Toddlers may be getting hooked on sugar in snacks
Some snacks sold as weaning or infant foods contain alarming amounts of sugar which could encourage a sweet tooth from an early age, according to health campaigners.
Action on Sugar analysed 73 baby and toddler products on sale in UK shops.
Heinz Farley’s Mini Rusks Original, for example, contain the equivalent of two teaspoons of sugar per serving.
Organix Banana Soft Oaty Bars, which are sweetened with apple juice concentrate, contain similar.
Kiddylicious Banana Crispy Tiddlers contain more than 50% sugar – 59g for every 100g of the product.
Overall, 27 of the products tested would qualify for a “red” or “high” sugar on the front-of-pack traffic light food labelling system.
“As a brand we are constantly looking at natural ways to reduce sugar and
are excited to share new news on this in 2022.”
Only six met the criteria for a “green” or “low” label for sugars.
And 36 of the products claimed – on the packet – that their sweet snacks were suitable for babies under the age of 12 months, even though sugar-sweetened food and drink should be avoided in this age group.
Even if the sugar comes from added fruit juice, it is not good for babies and toddlers, says Action on Sugar.
What are free sugars?
- This group includes sugar added to food or drinks – at home, or by a chef or other food manufacturer
- It also includes sugars that naturally occur in foods such as honey, syrups (maple, agave and golden), nectars (blossom), and unsweetened fruit juices, vegetable juices and smoothies
- Sugar found naturally in milk, fruit and vegetables, does not count as free sugars but is included in the “total” sugar figure on food labels
Dr Kawther Hashem, Campaign Lead at Action on Sugar, and Research Fellow at Queen Mary University of London, said it was “ludicrous” that certain food companies were being allowed to promote high-sugar sweet snacks to parents with very young children, despite them being aware that babies and toddlers shouldn’t be having any free sugars.
She said: “Babies can have a preference for sweet foods, due to milk being ever so slightly sweet, but liking sugary foods is something they only learn by eating sugary foods.
“Some companies choose to encourage this preference further by providing lots of very sweet products from an early age. What we need is companies to make products with minimal amount of sugars, so young children can grow up enjoying less sweet foods.”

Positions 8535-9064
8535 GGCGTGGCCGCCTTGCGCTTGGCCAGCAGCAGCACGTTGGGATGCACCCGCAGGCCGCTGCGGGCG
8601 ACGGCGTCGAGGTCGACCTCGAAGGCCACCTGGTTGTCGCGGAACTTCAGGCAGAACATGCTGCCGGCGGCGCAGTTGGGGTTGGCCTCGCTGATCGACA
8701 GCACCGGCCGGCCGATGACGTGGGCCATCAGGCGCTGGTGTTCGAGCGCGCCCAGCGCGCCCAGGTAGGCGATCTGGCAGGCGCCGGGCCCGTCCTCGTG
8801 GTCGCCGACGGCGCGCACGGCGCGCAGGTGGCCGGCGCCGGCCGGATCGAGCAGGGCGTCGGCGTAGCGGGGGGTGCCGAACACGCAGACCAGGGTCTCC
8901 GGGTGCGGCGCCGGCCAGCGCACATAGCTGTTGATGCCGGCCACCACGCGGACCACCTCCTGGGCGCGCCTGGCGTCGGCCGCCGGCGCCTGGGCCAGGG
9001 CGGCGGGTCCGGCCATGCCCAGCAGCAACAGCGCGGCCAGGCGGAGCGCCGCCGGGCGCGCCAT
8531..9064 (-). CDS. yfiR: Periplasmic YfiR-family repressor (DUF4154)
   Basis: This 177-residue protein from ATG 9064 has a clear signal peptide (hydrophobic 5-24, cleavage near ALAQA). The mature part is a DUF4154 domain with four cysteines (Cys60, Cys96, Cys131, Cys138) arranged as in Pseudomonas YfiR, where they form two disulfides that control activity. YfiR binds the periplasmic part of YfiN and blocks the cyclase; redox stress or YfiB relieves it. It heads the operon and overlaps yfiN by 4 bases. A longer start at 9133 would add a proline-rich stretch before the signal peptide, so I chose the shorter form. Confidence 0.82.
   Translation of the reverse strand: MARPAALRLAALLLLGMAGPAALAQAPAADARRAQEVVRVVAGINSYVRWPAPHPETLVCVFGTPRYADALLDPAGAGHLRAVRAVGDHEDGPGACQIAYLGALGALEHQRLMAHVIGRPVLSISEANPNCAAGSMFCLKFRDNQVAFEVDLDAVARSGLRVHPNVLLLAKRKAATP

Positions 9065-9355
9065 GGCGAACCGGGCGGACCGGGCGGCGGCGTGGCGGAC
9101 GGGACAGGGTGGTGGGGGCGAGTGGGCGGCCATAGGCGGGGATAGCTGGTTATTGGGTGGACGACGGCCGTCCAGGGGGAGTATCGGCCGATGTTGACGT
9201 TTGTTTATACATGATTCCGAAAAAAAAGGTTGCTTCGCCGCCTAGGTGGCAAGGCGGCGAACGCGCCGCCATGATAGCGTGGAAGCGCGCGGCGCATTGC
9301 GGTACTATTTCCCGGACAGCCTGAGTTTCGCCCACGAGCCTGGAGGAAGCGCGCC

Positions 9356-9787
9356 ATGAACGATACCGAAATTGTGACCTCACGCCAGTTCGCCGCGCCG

Regularly consuming too much sugar at any age can cause health problems, including tooth decay and weight gain.
- Foods to avoid giving babies and young children
- How to start your baby on solid foods
- Concern too many babies overfed
How much is too much sugar?
- Adults should have no more than 30g of free sugars a day (seven sugar cubes)
- Children aged seven to ten should have no more than 24g (six sugar cubes)
- Children aged four to six should have no more than 19g (five sugar cubes)
- There’s no guideline limit for children under the age of four, but it’s recommended they avoid sugar-sweetened drinks and food with sugar added to it
Nutritionist Holly Gabriel, from Action on Sugar, called for government regulation: “The Government must release their long-awaited commercial baby food and drink guidelines, and make them mandatory to hold all companies to the same standard.
“The Government must also investigate the best way of labelling foods for babies and toddlers to provide better and more honest packaging for parents.”
Heinz said: “Sugar reduction is a key focus for Heinz for Baby and we are looking into ways to improve the products we make. Alongside the original rusks, Farley’s offer a range of reduced-sugar rusks with 30% less sugar.
“The level of added sugars in these recipes is kept to a minimum consistent with the need to provide a texture which dissolves easily to avoid the risk of choking. Farley’s Rusks are very different from typical biscuits, containing very little fat and no added salt.”
Organix said: “The majority of the sugar content within Organix Soft Oaty Bars comes from dried fruit which contains naturally occurring sugars, rather than the fruit juice concentrate which is used to hold all the ingredients together and to give a suitable texture for a child.
“Organix believes in using natural ingredients such as dried fruit which has the nutritional benefits of fibre, vitamins and minerals rather than using artificial sweeteners or table sugar. Fruit juice concentrate can also be used to provide flavour, and we clearly label the front of our packs to be transparent to parents. This is part of our No Junk Promise.
“As a brand we are constantly looking at natural ways to reduce sugar and are excited to share new news on this in 2022.”